I keep reading questions like: "prove that this ring has a unit element under such axioms" or "prove that morphisms of rings preserve the unit element under those circumstances"
I find these questions weird because I would have thought that any moderately recent document (textbook, article, ...) incorporates those requirements on units in the definition of ring and ring morphism, implicitly or explicitly.
First question: Are there any counterexamples, for example authoritative recent ($\leq 25$ years) textbooks defining rings without requiring unit elements ? Or do I suffer from the diseases bourbakitis and algebrogeometritis?
Second question: Should we tell questioners that their terminology is not optimal (in a sociological , not a logical sense of course) and advise them to use Jacobson's happy terminology "rngs" in the absence of unit, or point out that their "rings" are actually ideals of genuine rings.
That said, answerers would of course be encouraged to answer the OP's question, after this little terminological admonition.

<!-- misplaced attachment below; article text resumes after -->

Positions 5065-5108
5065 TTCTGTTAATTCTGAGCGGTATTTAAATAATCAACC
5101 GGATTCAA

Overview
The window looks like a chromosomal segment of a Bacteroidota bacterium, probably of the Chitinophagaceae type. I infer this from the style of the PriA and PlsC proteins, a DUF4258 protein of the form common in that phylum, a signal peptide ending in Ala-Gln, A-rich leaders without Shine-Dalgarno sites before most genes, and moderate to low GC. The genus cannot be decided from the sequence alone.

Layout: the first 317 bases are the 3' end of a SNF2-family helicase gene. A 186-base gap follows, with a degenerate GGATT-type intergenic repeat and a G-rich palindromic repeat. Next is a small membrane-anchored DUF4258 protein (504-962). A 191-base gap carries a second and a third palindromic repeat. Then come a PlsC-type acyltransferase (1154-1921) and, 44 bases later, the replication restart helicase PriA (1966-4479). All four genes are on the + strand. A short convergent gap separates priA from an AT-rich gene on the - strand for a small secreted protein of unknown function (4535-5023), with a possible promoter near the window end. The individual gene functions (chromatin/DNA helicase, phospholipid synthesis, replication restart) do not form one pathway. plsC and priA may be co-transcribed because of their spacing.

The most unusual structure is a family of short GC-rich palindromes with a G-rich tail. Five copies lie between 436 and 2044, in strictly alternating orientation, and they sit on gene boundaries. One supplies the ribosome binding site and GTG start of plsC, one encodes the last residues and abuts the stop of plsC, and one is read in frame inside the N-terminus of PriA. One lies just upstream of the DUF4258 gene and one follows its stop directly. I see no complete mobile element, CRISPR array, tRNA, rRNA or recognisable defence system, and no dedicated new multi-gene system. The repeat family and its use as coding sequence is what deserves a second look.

Of course, you might say: "Do as you like when you answer and don't bother us, Georges"
This is indeed excellent advice, but the point is that I tend not to answer these questions (I concentrate on other tags) and nevertheless would like users to encourage the usage I advocate if indeed they agree.
Well, my question has been answered : yes, some very active users here defend the definition in which rings may not have a unity .
So that we need no common policy on answers to related questions, and I suppose we will all go on using the definition adopted by the mathematical tribe we belong to: no harm in that!
Thanks to you all for your contributions .